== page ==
If you have been looking for a new Android Nexus 4 smartphone from Google and LG, you have probably been banging your head against the wall in frustration. The Nexus 4 has been scarce both through the official Google Play store and carriers like T-Mobile in the United States. The unavailability of the latest flagship Android smartphone has been a debacle for both Google and LG to the detriment of enthusiastic consumers across the globe.
Who is to blame?
The answer is not straightforward. Dan Cobley, managing director of Google UK, told commenters on his Google+ page on December 15th that, “supplies from the manufacturer are scarce and erratic, and our communication has been flawed.”
So, that puts the onus on LG as the manufacturer had underestimated the demand or could not keep up with it. On the other hand, an LG official speaking to Korean publication Chosun Ilbo earlier this week said that there were no supply issues with the Nexus 4 and that one of its manufacturing plants was building the device as planned.
The month between Cobley’s statement and the official speaking to Chosun Ilbo could be telling. Maybe there were supply issues win November and December that have been resolved in January. That does not really help consumers that have been waiting (not so patiently) to get their hands on the device.
T-Mobile, the U.S. carrier for the Nexus 4, said earlier this week that Nexus 4 would be available in-store nationwide by the end of this month and available to purchase from its website as of January 23rd. As of today, both 8 GB and 16 GB versions of the device were sold out on Google Play. T-Mobile will also be releasing a data-enabled version of the Nexus 7 tablet this month.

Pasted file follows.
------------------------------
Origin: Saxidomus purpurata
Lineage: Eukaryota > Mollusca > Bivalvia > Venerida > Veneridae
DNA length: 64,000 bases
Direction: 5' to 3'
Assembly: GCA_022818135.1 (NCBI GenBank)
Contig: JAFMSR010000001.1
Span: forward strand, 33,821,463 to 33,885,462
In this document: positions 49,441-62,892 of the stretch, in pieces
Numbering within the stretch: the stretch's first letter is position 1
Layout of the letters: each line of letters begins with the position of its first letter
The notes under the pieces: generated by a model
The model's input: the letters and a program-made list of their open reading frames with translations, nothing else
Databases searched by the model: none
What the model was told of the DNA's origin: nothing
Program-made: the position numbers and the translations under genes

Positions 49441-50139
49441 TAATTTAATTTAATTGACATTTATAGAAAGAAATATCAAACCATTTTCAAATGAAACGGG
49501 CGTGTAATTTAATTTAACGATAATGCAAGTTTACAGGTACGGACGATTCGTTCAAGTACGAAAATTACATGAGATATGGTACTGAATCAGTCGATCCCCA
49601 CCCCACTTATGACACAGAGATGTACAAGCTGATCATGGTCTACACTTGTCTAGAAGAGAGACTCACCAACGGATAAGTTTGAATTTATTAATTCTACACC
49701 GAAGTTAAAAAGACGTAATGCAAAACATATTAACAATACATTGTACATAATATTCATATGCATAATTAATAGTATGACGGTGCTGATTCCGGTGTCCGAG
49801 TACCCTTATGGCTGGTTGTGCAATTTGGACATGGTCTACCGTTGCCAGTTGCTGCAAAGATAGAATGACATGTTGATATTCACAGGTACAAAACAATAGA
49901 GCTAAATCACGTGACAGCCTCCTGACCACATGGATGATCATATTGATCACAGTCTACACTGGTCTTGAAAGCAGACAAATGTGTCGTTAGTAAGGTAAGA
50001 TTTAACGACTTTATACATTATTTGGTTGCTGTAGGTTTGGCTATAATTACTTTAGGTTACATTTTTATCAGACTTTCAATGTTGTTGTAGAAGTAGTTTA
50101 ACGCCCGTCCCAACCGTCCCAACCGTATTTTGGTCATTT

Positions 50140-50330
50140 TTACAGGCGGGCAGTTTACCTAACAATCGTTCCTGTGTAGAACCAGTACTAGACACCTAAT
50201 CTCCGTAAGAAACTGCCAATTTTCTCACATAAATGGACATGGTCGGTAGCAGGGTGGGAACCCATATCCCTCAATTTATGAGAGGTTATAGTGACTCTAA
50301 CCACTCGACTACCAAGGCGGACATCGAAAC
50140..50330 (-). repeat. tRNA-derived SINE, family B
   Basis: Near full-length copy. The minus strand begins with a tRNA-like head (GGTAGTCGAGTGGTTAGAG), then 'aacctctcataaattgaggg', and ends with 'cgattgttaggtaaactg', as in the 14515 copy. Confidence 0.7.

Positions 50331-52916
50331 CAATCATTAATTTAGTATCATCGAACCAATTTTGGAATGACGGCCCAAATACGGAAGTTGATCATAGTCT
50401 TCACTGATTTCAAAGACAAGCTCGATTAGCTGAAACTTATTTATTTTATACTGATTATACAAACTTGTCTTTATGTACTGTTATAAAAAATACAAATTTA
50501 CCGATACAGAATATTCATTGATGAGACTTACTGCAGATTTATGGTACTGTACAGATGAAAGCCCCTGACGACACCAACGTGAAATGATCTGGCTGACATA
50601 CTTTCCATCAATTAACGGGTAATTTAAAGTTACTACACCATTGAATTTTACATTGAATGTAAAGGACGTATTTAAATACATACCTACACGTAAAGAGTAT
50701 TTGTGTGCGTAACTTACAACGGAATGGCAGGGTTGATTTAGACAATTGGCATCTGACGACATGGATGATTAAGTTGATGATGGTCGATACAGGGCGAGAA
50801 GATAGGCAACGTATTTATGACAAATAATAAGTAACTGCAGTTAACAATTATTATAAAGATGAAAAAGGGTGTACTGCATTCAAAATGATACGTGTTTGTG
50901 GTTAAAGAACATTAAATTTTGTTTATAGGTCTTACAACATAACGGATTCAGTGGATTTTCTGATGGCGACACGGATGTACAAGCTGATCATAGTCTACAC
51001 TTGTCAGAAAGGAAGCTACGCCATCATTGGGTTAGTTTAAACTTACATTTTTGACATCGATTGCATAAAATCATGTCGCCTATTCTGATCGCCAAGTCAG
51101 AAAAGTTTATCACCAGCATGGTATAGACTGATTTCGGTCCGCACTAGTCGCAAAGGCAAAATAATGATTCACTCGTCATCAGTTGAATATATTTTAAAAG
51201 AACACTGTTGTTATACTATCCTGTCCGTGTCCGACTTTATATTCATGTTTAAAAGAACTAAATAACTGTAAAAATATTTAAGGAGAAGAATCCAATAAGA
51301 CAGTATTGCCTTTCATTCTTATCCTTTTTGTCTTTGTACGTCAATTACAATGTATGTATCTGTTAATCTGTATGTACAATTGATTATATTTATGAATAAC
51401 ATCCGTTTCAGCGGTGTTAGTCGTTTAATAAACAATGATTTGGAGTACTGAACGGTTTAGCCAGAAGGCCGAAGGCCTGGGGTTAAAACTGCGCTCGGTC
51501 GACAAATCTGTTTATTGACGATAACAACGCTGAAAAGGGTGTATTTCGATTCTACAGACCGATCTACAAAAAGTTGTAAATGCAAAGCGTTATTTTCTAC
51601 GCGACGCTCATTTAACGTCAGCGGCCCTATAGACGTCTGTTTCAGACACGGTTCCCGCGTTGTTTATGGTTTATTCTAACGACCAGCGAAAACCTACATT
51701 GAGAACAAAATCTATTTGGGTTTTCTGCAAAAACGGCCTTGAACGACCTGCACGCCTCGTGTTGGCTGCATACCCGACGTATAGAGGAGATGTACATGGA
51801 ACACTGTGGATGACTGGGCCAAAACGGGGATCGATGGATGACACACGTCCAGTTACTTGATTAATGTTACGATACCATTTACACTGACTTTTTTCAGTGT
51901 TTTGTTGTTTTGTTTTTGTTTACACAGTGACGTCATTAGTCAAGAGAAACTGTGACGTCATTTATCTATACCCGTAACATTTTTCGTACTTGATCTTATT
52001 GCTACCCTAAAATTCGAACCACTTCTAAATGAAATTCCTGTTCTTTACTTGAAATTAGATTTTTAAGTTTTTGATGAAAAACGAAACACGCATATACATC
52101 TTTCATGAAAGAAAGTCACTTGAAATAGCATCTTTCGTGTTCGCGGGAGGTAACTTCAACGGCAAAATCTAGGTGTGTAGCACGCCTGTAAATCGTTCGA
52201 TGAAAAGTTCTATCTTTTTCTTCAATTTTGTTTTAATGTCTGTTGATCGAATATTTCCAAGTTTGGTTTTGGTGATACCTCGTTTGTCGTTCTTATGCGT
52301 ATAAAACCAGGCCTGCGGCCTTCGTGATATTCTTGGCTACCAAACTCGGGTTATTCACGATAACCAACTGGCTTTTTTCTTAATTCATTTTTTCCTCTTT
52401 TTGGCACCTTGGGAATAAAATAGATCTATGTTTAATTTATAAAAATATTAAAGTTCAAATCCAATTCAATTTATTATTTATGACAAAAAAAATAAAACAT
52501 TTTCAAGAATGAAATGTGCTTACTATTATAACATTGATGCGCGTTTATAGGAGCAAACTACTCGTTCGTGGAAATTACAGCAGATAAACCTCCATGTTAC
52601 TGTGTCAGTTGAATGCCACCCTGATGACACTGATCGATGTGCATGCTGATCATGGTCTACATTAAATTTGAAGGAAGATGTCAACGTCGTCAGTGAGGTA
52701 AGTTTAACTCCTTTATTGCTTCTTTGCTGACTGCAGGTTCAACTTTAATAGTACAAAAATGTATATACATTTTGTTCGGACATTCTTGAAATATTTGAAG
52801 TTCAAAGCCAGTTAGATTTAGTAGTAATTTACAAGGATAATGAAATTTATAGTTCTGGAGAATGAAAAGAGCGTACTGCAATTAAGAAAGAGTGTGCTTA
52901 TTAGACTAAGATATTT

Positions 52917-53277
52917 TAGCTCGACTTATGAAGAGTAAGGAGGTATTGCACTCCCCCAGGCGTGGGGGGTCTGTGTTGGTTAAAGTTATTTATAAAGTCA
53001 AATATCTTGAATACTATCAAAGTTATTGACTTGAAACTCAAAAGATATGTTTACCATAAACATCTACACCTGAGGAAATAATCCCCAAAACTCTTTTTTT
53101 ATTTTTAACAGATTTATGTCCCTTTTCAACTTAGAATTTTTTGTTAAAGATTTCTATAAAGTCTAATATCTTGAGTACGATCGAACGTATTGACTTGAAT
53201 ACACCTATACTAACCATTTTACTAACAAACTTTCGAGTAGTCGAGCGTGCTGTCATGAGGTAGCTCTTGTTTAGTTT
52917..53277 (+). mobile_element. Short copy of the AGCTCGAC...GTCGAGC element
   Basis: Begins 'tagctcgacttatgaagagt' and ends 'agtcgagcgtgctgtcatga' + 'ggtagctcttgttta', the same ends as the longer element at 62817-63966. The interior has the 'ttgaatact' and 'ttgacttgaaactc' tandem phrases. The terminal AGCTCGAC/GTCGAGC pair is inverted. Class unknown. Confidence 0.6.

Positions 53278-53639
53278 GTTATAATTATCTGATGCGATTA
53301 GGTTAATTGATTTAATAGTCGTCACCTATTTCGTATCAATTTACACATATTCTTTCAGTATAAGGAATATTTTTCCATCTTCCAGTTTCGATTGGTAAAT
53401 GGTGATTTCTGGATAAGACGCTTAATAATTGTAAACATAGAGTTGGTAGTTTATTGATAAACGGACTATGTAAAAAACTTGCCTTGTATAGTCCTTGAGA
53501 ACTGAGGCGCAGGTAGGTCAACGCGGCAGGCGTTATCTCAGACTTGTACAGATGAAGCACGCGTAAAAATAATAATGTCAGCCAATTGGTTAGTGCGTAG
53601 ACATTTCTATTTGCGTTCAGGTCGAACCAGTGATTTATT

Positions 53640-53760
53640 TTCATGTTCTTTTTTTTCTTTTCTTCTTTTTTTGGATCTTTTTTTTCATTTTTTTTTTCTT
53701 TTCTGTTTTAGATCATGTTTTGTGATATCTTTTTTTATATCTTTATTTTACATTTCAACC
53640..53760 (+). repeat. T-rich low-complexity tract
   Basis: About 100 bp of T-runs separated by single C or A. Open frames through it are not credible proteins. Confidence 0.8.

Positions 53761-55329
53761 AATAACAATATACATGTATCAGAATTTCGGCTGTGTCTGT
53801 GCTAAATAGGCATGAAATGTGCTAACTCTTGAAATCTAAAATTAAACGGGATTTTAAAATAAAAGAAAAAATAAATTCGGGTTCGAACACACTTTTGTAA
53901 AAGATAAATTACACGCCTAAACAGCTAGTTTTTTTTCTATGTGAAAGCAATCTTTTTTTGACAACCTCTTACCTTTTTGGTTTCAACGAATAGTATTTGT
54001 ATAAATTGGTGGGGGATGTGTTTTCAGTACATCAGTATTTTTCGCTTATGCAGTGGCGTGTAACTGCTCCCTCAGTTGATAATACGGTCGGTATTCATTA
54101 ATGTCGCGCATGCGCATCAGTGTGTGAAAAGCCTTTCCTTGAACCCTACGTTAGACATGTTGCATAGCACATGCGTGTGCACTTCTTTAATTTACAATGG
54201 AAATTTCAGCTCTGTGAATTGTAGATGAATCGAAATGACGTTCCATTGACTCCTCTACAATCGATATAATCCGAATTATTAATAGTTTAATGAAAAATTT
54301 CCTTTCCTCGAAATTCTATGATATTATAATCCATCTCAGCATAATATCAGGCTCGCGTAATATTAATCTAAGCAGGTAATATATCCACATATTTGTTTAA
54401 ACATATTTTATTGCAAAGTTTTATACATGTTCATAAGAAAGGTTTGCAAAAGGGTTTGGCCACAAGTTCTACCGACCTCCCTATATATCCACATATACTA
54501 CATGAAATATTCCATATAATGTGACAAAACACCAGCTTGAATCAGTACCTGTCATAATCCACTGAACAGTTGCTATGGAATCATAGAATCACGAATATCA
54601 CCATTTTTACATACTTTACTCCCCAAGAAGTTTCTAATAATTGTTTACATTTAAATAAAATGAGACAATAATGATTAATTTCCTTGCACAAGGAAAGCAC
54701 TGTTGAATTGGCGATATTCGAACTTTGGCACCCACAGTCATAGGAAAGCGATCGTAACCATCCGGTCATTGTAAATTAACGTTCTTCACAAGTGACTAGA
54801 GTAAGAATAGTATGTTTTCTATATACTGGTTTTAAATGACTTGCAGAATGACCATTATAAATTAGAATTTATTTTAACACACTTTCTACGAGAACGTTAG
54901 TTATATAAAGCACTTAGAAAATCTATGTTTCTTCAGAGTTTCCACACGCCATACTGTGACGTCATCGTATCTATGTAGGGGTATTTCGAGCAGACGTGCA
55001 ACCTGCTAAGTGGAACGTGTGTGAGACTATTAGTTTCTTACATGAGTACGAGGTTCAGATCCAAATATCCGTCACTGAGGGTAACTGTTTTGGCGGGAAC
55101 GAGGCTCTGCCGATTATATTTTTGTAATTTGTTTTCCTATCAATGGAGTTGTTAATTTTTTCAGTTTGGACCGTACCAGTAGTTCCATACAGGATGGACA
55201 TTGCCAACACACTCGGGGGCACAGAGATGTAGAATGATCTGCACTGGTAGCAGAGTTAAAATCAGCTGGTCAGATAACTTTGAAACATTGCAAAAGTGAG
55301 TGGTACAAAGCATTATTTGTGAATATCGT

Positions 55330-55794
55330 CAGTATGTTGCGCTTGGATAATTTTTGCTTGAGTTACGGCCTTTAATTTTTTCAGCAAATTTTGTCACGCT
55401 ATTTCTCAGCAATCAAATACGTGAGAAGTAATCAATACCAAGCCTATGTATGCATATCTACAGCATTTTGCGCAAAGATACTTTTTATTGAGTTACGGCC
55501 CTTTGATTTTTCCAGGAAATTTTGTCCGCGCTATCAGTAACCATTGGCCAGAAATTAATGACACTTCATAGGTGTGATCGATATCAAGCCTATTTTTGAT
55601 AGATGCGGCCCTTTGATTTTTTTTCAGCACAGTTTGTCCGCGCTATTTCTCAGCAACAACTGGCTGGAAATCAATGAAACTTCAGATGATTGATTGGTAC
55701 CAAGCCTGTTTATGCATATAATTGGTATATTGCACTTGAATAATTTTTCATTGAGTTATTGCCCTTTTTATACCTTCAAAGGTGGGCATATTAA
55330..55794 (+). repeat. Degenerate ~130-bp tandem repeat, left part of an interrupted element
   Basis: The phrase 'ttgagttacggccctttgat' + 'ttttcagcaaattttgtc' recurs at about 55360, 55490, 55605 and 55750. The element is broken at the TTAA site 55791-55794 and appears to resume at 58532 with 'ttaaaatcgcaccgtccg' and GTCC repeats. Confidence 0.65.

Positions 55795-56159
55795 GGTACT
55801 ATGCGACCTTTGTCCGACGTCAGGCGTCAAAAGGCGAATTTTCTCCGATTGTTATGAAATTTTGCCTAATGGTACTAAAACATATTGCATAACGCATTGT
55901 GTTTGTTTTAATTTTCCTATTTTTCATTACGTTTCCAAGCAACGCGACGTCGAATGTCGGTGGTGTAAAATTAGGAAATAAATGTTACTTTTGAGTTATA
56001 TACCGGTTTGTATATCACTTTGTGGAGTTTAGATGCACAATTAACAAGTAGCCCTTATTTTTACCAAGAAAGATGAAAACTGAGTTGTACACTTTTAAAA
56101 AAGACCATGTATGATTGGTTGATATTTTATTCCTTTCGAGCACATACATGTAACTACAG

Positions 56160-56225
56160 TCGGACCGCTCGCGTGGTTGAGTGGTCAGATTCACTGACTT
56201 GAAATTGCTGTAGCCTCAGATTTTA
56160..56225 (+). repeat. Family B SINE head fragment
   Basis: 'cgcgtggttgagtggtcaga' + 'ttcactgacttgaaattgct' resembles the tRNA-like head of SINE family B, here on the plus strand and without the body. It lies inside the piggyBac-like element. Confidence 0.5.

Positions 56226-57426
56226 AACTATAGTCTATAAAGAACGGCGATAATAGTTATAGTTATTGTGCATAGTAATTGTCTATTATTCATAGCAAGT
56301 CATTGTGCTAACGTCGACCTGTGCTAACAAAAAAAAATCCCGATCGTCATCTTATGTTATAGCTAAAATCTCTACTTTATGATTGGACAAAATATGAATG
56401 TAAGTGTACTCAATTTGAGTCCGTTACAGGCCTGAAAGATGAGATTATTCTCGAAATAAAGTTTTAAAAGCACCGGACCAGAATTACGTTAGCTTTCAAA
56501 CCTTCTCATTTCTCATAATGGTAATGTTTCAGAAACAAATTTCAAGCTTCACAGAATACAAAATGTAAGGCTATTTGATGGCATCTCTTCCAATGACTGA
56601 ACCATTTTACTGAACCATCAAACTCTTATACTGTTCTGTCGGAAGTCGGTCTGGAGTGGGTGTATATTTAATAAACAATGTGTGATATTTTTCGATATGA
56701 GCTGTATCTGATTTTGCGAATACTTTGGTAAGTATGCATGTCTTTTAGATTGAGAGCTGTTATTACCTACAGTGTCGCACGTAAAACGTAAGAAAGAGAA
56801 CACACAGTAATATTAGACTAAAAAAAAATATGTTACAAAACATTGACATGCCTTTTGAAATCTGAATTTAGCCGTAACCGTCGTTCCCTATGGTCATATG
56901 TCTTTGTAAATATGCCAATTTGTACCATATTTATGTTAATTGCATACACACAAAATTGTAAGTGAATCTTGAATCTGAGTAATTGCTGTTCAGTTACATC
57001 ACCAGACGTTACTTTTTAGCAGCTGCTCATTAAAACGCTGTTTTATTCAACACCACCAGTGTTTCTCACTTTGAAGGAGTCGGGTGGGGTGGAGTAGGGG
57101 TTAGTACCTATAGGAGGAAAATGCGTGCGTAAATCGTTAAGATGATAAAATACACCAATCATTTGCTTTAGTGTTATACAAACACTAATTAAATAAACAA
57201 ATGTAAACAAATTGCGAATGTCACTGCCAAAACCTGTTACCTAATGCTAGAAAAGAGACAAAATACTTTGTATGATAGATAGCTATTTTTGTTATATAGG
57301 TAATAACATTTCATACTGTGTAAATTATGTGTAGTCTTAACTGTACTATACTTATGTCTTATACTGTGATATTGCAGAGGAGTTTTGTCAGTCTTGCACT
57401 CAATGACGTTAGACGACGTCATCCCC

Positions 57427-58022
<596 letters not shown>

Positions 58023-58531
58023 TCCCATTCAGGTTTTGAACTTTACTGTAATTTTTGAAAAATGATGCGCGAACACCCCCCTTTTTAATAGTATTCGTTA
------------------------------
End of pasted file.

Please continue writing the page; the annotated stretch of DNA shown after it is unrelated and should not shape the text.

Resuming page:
Before the release of the Nexus 4, many Android consumers were hoping for new blood in the Nexus series. The Nexus One (the first in the series) device was built by HTC while the next two (Nexus S and Galaxy Nexus) were built by Samsung. Many applauded the decision to go with LG, a manufacturer that has been underrated among smartphone analysts while creating quality Android devices. The Nexus 4 is one of the first quad-core smartphones to reach U.S. shores and boasts impressive hardware specifications.
Complicating factors in Nexus 4 availability include the distribution strategy. The Nexus 4’s primary distribution channel has been Google Play, where consumers can order it directly without going through T-Mobile. Google had tried this route before with the Nexus One and sales were minimal. The Galaxy Nexus that was released at the end of 2011 had marginal sales figures compared to the rest of Samsung robust Galaxy S figures.
So, expectations were probably tempered for both Google and LG that likely suppressed initial orders from the manufacturer. The difference is that Samsung, the largest and most agile smartphone manufacturer in the world, would have been able to ramp up its supply if there had been robust demand.
So who’s to blame? Everybody. Google for its choice of partner that could not meet demand, and LG for the scarcity of supply and failure to meet expectations. In the end, it has been a failure of logistics that all parties are responsible for.